Sunday, December 23, 2012

Movie Review: "Hyde Park on Hudson"

In so many movies and plays (Annie comes to mind most frequently), FDR is portrayed as almost a benevolent, godlike figure, probably the way many in the country saw him while he was president. Hyde Park on Hudson, the latest film from Roger Michell (Notting Hill, Venus), gives Roosevelt more than his share of flaws while telling the story of his relationship with his distant cousin, Margaret "Daisy" Stuckley.

It's 1939. FDR (Bill Murray, surprisingly effective) and his staff are summering at Hyde Park, his mother's home in upstate New York. Concerned about all that is happening in the world around him, he is in a state, and Mrs. Roosevelt sends for Daisy (Laura Linney) to help distract him. At first, Daisy is somewhat intimidated by her cousin and all the pomp and circumstance surrounding him, but as they spend more time together, driving around the beautiful New York countryside, she finds herself beginning to worship him, and their relationship deepens.

With England just on the brink of entering World War II, the newly crowned King George VI (Samuel West) and his wife, Queen Elizabeth (a terrific Olivia Colman), come to America to visit the president and ask him to come to England's aid. The royal couple is somewhat shocked by their experience in the more rustic Hyde Park than the grandeur of the White House, the familiarity of Eleanor Roosevelt (a marvelously droll Olivia Williams), and the lack of social graces of their hosts. Yet the King and Queen know the future of his country—and his monarchy—depends upon asking the president for help.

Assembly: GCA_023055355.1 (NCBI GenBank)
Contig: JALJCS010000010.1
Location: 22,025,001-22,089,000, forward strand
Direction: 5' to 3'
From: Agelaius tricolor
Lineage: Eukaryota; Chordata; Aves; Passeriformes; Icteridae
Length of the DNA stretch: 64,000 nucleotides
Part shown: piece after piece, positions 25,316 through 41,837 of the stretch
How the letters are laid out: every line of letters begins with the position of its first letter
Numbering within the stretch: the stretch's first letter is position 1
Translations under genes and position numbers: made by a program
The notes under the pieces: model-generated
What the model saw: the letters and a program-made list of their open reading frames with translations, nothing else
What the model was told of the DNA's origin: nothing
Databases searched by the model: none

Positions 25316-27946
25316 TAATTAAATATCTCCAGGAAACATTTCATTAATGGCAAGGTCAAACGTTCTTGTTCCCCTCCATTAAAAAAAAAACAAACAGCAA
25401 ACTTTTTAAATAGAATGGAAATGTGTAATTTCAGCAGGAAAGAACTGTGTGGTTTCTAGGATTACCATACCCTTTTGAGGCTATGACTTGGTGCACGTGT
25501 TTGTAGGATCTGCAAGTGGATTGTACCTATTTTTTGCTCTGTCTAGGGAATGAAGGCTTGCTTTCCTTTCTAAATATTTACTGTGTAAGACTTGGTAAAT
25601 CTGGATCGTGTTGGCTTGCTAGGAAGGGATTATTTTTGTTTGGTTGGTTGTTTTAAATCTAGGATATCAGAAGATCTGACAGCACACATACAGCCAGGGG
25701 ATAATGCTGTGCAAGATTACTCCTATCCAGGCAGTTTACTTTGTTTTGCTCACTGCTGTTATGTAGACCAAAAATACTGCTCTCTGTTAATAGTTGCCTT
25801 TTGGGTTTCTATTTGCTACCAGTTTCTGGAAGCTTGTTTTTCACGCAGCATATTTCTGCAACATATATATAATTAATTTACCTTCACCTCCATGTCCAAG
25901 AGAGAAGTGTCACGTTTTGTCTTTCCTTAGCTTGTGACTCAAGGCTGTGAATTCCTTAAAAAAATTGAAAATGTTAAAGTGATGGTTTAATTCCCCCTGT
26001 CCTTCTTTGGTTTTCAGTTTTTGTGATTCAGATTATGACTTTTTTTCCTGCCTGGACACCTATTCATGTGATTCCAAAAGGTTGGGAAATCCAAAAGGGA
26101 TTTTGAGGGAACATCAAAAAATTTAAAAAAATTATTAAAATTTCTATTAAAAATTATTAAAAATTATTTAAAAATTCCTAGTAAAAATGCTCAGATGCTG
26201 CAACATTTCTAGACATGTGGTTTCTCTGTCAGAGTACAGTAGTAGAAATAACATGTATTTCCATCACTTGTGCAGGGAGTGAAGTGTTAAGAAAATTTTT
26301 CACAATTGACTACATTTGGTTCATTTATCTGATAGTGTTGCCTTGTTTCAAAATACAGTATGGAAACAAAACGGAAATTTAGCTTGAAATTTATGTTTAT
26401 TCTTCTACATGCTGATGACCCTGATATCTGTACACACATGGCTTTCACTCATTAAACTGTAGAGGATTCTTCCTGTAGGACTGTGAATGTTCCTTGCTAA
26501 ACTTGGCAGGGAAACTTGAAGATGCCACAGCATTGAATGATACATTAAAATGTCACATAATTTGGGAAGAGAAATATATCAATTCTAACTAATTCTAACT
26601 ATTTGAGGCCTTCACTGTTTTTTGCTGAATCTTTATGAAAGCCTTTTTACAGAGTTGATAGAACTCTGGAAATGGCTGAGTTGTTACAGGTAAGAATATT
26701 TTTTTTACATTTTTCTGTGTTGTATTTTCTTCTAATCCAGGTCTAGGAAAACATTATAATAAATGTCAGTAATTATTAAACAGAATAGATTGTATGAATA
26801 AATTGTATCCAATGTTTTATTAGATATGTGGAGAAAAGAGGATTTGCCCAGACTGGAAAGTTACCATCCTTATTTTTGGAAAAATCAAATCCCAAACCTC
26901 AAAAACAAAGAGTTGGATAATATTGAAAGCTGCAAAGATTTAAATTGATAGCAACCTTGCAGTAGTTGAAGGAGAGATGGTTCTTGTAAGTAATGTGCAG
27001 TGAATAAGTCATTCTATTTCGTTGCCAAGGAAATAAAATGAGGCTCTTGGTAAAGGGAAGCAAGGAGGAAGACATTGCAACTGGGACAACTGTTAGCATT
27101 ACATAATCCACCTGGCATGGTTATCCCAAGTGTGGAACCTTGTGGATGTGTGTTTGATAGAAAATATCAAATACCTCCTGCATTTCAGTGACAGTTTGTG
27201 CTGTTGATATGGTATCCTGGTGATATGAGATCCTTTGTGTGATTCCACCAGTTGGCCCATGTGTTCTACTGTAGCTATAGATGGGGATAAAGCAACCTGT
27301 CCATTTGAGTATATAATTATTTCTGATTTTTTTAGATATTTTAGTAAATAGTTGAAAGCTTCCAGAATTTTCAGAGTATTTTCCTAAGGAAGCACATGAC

When the film depicts the dynamics of the royal couple interacting with each other and the Roosevelts, the film is wonderful. But when the film shifts gears to explore FDR's relationship with Daisy—and others—the film completely loses its focus and charm. It's interesting that a film essentially about a relationship between two people is at its least effective when portraying that relationship, and I'm not so sure if that is because the relationship made me somewhat uncomfortable or if Linney is woefully miscast and doesn't have much to do but vacillate between acting flighty and taciturn.

Murray, in a Golden Globe-nominated performance, does a terrific job as FDR. The sly humor Murray brings to nearly all of his performances works well here, and he isn't afraid to make his character seem unsympathetic at times. But for me, the movie belonged to Colman and West as the royal couple; Colman has some of the funniest lines and her delivery is priceless, and West brings an impressive combination of bravado and vulnerability to a man seen in film just a few years ago. Olivia Williams (Rushmore, The Sixth Sense) brings an interesting physicality to her portrayal of Eleanor Roosevelt, along with an amusingly jaded cynicism.

This is a somewhat enjoyable movie made more so by several terrific performances. I'm sad to see Linney underused (if not misused) but was surprised by Murray, Colman, West, and Williams. I wouldn't run out and see this one, but it's definitely worth catching on DVD or cable, if for the performances alone.

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